A blast from the past: going through old papers I find the following letter, sent to the Christian Science Monitor on 16 May 1990. I have no record of whether it was published, but my guess would be no.
To the Editor:
Among the high school survey results Rushworth Kidder finds disturbing [Childrens Moral Compass Wavers, 5/16/90] is the fact that a high percentage (47% according to Kidder, 45% according to the chart) place their own experience above parents, religion, science, and the media as the most believable authority in matters of truth.
I am far more disturbed by the fact that Kidder finds this statistic disturbing. Surely we want to raise a generation of independent thinkers, not of sheep who passively accept the dictates of authority; so we should find this statistic heartening. Thomas Jefferson would certainly have been pleased.
As for the willingness of high school students to cheat in an exam, its difficult to know whether this is a bad sign morally. After all, students are legally compelled, often against their will, to attend high school and to take exams there. In this context, its morally problematic to claim that students have an obligation not to cheat. (Do slaves have a moral obligation not to disobey their masters?)
As long as our nation, defying the Constitutions ban on involuntary servitude, tolerates the institution of compulsory education, high school exams will be given in an atmosphere that is morally tainted from the start.
Roderick T. Long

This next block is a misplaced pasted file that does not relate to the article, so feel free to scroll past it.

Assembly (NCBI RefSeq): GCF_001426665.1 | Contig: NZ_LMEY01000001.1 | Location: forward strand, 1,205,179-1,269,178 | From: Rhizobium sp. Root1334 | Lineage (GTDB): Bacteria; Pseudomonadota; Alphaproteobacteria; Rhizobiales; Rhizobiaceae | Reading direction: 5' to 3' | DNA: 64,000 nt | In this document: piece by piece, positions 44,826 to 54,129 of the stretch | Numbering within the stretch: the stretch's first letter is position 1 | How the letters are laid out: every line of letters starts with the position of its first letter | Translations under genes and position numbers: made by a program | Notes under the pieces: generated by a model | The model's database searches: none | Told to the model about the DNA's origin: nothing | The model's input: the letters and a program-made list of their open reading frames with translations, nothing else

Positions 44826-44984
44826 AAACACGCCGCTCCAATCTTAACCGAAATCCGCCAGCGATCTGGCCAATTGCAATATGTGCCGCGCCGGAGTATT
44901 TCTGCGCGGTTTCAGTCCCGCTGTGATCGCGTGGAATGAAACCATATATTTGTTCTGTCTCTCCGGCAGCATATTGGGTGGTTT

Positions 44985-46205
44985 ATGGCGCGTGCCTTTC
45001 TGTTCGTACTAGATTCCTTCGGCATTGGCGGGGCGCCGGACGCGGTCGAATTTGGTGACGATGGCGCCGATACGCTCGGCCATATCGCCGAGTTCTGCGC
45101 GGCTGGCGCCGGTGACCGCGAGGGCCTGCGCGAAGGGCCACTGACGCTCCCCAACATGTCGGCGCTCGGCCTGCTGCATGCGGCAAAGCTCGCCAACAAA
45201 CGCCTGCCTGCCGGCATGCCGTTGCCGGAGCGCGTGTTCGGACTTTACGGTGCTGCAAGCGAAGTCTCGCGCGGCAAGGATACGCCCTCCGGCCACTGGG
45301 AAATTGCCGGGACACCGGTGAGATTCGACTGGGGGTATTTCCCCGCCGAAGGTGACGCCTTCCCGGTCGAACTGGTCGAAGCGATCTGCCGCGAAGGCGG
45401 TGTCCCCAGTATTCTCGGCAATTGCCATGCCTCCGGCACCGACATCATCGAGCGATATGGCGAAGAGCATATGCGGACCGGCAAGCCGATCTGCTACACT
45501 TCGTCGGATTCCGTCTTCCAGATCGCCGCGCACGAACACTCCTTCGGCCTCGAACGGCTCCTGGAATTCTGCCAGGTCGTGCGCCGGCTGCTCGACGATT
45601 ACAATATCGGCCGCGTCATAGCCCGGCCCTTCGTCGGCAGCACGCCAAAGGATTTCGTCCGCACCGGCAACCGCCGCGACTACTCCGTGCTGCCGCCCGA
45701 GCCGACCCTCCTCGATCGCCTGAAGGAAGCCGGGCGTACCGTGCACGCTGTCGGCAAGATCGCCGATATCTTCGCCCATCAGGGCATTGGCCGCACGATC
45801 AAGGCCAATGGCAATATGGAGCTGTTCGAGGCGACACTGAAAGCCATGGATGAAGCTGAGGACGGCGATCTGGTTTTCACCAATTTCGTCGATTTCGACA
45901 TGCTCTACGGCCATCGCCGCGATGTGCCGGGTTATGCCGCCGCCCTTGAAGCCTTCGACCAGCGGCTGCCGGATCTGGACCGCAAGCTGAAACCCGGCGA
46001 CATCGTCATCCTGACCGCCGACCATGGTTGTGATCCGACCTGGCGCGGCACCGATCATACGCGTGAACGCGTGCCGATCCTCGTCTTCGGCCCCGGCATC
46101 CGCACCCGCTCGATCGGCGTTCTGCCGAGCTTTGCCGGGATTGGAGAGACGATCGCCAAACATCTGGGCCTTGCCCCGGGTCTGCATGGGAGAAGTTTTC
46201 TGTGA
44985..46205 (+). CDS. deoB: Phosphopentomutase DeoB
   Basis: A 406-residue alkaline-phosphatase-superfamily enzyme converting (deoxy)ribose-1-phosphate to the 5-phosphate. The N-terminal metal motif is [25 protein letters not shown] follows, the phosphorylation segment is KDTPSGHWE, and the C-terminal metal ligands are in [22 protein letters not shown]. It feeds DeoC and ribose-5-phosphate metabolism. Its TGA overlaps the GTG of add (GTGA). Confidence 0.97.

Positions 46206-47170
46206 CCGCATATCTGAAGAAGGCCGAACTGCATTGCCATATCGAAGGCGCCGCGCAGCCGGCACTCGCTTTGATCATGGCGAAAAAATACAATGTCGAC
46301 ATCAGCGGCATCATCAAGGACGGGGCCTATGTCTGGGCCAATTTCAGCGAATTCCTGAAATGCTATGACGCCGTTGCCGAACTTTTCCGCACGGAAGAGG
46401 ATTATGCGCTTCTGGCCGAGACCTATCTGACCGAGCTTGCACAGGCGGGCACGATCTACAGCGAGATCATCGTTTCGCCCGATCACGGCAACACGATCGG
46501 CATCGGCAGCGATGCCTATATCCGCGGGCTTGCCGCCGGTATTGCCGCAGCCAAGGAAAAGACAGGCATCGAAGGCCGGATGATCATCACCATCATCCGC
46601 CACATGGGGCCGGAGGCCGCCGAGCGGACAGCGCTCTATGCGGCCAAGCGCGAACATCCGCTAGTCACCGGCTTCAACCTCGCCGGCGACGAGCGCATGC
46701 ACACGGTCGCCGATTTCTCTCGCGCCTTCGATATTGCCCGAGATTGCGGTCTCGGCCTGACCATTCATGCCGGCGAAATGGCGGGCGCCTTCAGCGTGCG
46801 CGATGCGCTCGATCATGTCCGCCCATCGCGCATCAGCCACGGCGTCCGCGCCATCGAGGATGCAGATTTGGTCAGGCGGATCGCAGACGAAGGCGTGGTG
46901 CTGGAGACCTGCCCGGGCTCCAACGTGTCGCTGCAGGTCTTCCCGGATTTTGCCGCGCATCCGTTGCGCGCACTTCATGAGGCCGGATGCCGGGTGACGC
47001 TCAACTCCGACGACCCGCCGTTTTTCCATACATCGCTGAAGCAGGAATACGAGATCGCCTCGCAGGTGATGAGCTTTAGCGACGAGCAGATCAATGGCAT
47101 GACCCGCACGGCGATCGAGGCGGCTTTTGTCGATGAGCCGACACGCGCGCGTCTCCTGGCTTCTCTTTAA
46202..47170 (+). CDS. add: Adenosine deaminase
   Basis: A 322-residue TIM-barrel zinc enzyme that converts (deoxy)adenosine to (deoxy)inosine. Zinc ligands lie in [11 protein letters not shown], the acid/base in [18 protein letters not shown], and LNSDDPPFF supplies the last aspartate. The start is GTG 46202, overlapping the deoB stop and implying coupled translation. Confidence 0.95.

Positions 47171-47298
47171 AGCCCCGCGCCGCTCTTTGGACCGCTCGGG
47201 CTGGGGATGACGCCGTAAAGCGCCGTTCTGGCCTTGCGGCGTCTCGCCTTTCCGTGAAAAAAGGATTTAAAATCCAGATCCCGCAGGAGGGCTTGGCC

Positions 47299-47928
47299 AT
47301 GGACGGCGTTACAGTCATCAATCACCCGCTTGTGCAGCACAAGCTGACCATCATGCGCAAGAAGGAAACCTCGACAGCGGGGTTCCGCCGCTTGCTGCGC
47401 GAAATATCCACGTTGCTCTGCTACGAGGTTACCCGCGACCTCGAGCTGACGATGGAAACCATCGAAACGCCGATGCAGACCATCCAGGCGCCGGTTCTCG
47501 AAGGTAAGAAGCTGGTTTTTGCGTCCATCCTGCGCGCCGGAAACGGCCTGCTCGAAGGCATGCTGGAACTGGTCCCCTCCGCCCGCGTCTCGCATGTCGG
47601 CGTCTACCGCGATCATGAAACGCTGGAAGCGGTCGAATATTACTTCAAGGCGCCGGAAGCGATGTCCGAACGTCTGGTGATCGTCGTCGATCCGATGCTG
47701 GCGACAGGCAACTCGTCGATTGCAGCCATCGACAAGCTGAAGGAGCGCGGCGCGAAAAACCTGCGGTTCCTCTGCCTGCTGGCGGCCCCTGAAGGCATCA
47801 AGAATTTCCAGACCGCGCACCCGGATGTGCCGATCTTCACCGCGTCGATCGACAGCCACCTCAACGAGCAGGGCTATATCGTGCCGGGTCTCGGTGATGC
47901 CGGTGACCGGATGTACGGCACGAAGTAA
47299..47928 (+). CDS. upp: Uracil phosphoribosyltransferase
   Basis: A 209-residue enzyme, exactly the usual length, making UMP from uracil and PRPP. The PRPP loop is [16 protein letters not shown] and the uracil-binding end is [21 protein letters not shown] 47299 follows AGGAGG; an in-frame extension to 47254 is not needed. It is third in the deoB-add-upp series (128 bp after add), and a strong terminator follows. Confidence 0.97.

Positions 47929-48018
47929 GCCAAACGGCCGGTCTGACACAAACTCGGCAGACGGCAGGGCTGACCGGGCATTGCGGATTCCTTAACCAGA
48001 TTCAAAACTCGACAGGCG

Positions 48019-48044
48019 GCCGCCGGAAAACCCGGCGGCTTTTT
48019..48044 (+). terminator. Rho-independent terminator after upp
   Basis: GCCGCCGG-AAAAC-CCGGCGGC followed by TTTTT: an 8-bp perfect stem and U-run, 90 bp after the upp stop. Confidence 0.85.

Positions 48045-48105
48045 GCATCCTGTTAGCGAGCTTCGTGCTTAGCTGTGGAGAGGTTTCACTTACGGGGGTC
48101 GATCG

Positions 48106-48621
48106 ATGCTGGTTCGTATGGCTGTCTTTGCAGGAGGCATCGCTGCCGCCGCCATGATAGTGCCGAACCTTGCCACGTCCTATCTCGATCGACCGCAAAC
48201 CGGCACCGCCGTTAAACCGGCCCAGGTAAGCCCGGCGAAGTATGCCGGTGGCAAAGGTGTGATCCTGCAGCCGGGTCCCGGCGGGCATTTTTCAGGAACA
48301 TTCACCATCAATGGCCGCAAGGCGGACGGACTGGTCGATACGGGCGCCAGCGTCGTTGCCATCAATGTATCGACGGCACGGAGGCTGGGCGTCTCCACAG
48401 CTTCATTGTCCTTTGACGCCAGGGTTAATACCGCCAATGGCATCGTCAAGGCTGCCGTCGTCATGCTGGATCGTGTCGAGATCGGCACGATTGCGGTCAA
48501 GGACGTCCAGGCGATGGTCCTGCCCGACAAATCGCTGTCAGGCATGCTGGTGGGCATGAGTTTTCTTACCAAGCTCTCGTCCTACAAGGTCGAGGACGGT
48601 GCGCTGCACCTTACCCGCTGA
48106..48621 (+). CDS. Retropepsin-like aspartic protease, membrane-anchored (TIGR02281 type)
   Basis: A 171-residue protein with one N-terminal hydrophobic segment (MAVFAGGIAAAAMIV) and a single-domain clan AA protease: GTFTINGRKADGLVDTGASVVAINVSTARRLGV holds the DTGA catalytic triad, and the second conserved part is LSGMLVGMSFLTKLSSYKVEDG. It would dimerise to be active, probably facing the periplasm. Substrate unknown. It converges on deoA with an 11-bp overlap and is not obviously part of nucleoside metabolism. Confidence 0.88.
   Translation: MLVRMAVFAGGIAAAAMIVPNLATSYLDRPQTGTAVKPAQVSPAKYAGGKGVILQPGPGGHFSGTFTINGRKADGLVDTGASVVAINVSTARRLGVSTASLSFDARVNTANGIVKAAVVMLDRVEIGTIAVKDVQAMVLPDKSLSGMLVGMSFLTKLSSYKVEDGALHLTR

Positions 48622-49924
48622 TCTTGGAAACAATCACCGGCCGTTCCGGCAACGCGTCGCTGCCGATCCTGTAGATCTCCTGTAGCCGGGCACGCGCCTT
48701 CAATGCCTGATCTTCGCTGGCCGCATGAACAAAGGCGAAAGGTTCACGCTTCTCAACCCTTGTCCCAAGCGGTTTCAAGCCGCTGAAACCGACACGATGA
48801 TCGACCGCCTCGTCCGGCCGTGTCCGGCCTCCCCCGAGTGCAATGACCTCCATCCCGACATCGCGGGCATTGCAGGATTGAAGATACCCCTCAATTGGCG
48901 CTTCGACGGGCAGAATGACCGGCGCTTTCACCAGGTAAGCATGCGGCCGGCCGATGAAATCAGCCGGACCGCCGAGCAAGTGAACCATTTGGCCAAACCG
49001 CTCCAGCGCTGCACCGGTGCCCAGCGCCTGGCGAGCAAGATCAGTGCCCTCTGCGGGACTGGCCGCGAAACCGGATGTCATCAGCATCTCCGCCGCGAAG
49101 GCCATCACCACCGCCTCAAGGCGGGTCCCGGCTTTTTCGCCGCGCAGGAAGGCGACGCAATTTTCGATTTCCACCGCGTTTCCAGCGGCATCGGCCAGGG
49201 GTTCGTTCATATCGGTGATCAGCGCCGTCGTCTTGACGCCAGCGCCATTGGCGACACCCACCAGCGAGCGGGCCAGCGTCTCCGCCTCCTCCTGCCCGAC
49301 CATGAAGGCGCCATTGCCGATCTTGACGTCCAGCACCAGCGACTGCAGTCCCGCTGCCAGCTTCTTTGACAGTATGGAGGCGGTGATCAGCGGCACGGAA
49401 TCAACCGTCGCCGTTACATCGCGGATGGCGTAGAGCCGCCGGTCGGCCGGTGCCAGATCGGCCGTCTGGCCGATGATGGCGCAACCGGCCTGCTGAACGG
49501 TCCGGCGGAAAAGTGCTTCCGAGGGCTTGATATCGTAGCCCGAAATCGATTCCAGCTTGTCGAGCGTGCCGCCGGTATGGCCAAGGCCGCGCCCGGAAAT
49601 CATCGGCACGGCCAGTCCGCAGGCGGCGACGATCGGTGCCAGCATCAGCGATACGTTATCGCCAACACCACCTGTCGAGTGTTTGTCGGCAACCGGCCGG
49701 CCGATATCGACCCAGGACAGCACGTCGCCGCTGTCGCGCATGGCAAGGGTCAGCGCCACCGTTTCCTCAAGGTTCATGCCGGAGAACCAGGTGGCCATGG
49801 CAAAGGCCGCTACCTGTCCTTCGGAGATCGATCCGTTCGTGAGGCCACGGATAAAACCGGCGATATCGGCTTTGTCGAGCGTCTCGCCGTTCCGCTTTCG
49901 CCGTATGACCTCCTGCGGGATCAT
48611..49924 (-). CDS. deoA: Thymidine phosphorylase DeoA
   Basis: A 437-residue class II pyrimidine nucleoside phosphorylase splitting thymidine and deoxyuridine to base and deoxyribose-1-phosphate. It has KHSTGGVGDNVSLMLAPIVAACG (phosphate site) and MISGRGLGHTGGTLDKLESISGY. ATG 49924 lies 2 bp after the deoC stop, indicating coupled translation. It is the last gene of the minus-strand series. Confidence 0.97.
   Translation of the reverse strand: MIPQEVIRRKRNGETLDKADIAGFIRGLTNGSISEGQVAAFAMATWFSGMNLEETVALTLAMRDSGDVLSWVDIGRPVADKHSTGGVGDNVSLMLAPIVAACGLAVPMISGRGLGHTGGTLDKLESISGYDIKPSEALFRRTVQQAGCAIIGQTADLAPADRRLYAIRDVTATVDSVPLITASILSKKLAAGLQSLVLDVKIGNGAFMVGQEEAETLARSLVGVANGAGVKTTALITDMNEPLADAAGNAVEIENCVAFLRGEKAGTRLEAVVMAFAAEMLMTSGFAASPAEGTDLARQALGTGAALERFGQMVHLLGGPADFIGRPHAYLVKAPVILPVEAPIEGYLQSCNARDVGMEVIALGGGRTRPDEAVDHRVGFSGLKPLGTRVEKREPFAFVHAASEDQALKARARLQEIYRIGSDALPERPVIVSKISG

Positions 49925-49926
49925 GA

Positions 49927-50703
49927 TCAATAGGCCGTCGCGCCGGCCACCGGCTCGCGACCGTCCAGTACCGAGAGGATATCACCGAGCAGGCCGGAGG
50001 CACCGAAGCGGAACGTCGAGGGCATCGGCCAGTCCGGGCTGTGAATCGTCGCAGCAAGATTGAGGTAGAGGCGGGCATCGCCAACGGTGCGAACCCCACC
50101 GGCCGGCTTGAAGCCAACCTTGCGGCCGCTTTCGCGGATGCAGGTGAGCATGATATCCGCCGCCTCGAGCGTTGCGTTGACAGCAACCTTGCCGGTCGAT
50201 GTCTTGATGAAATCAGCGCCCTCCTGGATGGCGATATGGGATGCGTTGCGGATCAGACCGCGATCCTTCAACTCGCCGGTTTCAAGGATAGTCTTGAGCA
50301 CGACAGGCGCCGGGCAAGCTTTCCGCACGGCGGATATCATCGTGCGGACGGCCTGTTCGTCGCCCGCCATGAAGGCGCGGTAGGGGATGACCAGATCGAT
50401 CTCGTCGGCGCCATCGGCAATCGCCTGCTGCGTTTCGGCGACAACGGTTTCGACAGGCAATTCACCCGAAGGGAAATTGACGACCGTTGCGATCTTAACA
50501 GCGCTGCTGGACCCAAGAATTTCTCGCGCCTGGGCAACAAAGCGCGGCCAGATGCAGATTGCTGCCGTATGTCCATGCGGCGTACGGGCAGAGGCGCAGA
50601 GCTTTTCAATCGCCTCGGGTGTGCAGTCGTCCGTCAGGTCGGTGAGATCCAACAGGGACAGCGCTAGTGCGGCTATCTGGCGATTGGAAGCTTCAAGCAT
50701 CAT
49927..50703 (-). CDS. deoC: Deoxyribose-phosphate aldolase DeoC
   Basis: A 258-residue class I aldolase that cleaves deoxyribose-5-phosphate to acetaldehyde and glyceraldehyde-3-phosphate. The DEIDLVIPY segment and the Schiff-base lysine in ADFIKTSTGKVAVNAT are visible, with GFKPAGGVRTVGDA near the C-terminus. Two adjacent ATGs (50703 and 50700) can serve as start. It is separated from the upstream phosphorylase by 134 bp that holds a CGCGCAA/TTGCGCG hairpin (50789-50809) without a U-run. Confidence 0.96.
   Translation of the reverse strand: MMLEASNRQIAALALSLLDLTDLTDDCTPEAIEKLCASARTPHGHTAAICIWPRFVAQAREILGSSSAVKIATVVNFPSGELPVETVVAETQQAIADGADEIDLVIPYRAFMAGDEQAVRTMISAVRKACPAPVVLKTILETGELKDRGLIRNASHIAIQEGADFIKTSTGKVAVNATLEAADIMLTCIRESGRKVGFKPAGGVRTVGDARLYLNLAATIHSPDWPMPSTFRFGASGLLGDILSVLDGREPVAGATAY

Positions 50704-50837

Ithaca, New York
The part about science is debatable; after all, one of the epistemic assumptions of science is that one can trust one’s own experiences of scientific experiments to be legitimate. Note, however, this doesn’t entail believing automatically whatever some self-proclaimed “scientists” have to say – replicability is another key aspect of science. For example, if it turns out AGW isn’t real then the scientific finding would have to be replicable and repeatable.
Unfortunately I think I’ve ruled out evolutionary biology as “science” by these criteria. 🙂
No, you haven’t.
But when a poll asks about science separate from personal experience, it probably means science as in “believe what those credentialed scientists tell you.”
Sounds like a poorly worded question then.
I once read an article by an atheist who quoted a Christian minister asking “Do you believe in Christ in your heart?” His response was to say, what would we mean by saying “Do you believe Napolean was defeated at Waterloo, in your heart?” or “Do you believe that water has a certain boiling point in your heart?”.
I’m pretty sure the water in my heart would boil at a certain point.
“Unfortunately I think I’ve ruled out evolutionary biology as “science” by these criteria.”
Why? I hope you’re not repeating a fallacious argument I’ve heard before: “science must be reproducible, and we can’t recreate human evolution/ the origin of life/ some other phenomenon, therefore anything we say about it isn’t science.” This stems from a lack of understanding of what “reproducible” means in this context.
Forensic scientists don’t have to murder someone all over again to claim their science is “reproducible.” But if they have an experimental method for determining the blood type of blood samples from the crime scene, and they reveal that this sample was B+, then another, independent group of scientists must be able to use the same methods and come up with the same results.
This is what makes science different from, say, a Magic 8-ball: each time it gives a different result, so the results of the Magic 8-ball “test” are not replicable.
I’ve encountered physicists who insist that biology isn’t a real science.